AlphaGo, a largely self-taught Go-playing AI, last night won the fifth and final game in a match held in Seoul, South Korea, against that country's Lee Sedol. Sedol is one of the greatest modern players of the ancient Chinese game. The final score was 4 games to 1. Thus falls the last and computationally hardest game that programmers have taken as a test of machine intelligence. Chess, AI's original touchstone, fell to the machines 19 years ago, but Go had been expected to last for many years to come. The sweeping victory means far more than the US 1 million prize, which Google's London-based acquisition, DeepMind, says it will give to charity.
In March of last year, Google's (Menlo Park, California) artificial intelligence (AI) computer program AlphaGo beat the best Go player in the world, 18-time champion Lee Se-dol, in a tournament, winning 4 of 5 games.1 At first glance this news would seem of little interest to a pathologist, or to anyone else for that matter. After all, many will remember that IBM's (Armonk, New York) computer program Deep Blue beat Garry Kasparov--at the time the greatest chess player in the world--and that was 19 years ago. The rules of the several-thousand-year-old game of Go are extremely simple. The board consists of 19 horizontal and 19 vertical black lines.
Apple on Thursday announced a handful of updates coming to its Apple TV set-top box. The biggest change will be the introduction of a new TV app, which essentially functions as a TV guide for your numerous streaming apps. Here's a closer look at what Apple announced during a media event: Apple's new TV app is designed to surface content from various streaming apps, like HBO Go and Hulu, and house them in one easily browsable place. The "Up Next" section, for example, will act as a hub for content you've already started watching across all of these services. If you started a movie but didn't finish it, the "Up Next" tab will let you pick up where you left off.
Last month artificial intelligence technology reached a widely heralded milestone when a Google computer program called AlphaGo defeated the Go master Lee Se-dol at the ancient board game in a five-game series. Impressive, but can AliphaGo do this? On April 8, a computer program developed by Alibaba Group will attempt to predict the winner of a popular Chinese reality TV show by analyzing not potential moves on a glorified checkerboard but a range of complex and amorphous factors such as social media feedback, responses from a studio audience, and the "energy" of performers. The reality show in question is "I'm a Singer," an annual singing competition that pits well-known Asian pop stars--this week's season-ending finale features CoCo Lee, Hacken Lee, Jeff Chang and Joey Yung--against each other. Alibaba's cloud-computing arm, Alibaba Cloud, is using the competition to showcase a program it developed in-house called Apsara-I (Ai) that is able to gather insights from a multitude of inputs, can learn by analyzing data and even has the potential to understand human emotions, according to the company.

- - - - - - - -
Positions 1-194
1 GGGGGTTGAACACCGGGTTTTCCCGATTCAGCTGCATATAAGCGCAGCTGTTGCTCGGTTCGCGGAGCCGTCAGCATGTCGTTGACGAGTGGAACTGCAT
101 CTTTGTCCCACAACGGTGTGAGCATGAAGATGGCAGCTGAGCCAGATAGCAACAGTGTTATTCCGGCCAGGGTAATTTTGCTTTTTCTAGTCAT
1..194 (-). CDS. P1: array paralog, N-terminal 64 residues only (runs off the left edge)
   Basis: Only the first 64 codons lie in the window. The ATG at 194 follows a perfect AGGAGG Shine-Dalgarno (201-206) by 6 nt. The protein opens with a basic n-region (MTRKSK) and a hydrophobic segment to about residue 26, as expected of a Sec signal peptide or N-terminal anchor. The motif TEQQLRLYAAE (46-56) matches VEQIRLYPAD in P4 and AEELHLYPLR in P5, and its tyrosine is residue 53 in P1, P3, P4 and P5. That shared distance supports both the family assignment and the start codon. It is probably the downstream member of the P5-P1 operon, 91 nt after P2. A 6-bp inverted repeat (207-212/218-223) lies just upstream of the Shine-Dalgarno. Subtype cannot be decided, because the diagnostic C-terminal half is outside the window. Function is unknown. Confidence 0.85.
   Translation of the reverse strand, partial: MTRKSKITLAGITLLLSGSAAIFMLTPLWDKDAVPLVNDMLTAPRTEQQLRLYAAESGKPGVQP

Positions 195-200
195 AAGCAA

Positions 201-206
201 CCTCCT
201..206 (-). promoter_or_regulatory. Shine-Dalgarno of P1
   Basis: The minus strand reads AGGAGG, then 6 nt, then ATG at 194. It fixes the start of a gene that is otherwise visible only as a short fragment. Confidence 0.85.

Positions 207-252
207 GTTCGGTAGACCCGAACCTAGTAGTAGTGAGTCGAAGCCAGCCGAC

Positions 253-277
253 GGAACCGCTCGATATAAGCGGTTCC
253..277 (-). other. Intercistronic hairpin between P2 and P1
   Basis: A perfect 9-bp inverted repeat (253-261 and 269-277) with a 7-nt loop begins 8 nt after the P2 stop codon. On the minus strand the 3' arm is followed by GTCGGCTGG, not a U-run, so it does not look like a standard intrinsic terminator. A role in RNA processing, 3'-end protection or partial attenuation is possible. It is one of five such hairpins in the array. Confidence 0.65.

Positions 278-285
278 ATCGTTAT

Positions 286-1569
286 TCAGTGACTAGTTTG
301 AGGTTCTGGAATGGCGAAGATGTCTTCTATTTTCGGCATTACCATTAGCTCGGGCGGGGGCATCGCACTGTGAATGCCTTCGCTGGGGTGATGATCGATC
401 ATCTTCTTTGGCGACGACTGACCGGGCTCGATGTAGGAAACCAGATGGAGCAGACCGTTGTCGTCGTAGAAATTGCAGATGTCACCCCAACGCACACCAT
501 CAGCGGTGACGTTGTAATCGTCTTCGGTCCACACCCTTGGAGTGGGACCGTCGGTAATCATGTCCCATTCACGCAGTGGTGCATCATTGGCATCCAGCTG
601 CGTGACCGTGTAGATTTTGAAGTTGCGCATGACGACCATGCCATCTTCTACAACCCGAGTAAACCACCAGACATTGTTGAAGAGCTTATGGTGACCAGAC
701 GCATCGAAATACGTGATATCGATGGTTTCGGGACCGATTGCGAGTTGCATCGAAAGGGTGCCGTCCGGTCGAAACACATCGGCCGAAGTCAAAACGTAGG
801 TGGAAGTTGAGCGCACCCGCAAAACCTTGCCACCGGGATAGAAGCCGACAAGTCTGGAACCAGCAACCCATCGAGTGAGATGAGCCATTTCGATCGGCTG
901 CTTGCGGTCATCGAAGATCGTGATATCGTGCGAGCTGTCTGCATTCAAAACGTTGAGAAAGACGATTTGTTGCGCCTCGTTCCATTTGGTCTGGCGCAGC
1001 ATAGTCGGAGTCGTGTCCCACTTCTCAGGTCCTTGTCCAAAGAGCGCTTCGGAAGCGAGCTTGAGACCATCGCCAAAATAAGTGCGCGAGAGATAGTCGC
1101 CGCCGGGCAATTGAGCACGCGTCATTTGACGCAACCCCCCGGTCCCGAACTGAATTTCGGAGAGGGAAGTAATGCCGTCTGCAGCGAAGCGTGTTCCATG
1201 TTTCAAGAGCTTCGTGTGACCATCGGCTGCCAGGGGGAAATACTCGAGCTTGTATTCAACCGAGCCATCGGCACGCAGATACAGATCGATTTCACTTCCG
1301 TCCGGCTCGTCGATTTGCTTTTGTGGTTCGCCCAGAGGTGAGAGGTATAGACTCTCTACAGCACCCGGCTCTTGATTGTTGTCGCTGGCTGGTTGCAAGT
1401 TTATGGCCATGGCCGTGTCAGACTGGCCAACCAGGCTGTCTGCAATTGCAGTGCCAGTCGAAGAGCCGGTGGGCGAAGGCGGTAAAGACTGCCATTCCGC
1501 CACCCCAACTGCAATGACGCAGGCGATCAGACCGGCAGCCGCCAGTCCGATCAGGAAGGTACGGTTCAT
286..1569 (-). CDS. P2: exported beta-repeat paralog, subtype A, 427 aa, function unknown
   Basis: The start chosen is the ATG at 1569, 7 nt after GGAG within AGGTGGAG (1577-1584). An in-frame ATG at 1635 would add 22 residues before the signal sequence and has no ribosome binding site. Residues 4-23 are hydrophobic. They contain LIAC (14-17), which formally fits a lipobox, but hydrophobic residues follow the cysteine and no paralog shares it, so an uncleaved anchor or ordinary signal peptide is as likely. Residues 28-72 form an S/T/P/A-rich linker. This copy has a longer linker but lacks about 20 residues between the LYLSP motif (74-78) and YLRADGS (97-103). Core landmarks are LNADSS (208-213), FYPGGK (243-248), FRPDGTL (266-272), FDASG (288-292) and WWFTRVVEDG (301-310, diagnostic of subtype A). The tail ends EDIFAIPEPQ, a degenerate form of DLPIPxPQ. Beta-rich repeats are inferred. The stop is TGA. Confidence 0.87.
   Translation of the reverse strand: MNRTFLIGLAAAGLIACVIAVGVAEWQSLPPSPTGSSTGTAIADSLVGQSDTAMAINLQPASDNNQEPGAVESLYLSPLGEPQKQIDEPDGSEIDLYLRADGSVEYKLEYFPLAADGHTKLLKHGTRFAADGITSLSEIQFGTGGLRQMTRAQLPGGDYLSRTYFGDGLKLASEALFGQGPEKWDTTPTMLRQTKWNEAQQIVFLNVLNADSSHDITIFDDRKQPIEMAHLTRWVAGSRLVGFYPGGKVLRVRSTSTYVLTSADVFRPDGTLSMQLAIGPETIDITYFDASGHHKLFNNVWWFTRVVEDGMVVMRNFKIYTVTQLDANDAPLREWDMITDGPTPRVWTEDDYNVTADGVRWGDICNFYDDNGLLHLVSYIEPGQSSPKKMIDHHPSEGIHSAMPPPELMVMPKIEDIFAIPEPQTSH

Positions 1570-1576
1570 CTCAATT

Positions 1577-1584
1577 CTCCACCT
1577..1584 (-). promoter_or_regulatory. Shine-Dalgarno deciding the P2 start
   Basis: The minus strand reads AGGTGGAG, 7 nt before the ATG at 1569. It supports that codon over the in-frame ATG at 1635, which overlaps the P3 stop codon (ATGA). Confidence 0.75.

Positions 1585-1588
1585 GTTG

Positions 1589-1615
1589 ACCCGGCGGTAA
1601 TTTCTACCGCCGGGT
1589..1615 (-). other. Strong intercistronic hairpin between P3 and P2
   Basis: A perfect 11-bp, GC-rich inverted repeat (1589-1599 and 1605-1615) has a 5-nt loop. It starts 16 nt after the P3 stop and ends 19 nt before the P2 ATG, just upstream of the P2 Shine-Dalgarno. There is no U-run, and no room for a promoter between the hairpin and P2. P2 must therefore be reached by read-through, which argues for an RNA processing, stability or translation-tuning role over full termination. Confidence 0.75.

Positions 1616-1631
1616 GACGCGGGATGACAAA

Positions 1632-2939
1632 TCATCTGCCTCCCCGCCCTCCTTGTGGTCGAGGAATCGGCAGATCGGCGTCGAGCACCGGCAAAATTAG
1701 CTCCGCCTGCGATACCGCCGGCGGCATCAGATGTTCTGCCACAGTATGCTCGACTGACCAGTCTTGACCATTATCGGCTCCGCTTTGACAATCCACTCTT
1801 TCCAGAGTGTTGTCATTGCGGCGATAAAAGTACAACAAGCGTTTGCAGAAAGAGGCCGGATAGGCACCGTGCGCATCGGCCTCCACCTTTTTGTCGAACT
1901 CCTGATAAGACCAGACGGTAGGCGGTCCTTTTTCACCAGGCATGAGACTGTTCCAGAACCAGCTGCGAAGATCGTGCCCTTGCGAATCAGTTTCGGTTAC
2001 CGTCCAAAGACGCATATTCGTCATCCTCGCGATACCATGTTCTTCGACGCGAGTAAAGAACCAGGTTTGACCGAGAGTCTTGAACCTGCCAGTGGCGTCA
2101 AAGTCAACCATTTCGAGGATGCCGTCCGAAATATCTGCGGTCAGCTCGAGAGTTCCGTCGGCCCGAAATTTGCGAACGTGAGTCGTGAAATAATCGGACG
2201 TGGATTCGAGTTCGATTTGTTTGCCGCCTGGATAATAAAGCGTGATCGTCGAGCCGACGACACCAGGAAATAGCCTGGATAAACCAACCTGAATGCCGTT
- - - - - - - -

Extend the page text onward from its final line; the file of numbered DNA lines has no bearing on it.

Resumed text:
Google has revealed Project Stream, a test for cloud-based game streaming services in the Chrome browser. On Monday, the tech giant said that a new partnership with Ubisoft will bring Assassin's Creed Odyssey to the Chrome browser -- at least, to US residents -- from October 5. Google has been working on Project Stream for some time in an effort to resolve some of the technical challenges posed by game streaming, such as video quality degradation, frame skipping, and buffering. A delay of a few seconds when you are watching streamed content such as television shows or films is not generally a big deal, but when it comes to gaming -- especially if there are live participants and viewers -- a few seconds can cause graphics issues and lag. "The idea of streaming such graphically-rich content that requires near-instant interaction between the game controller and the graphics on the screen poses a number of challenges," Google says. "When streaming TV or movies, consumers are comfortable with a few seconds of buffering at the start, but streaming high-quality games requires latency measured in milliseconds, with no graphic degradation."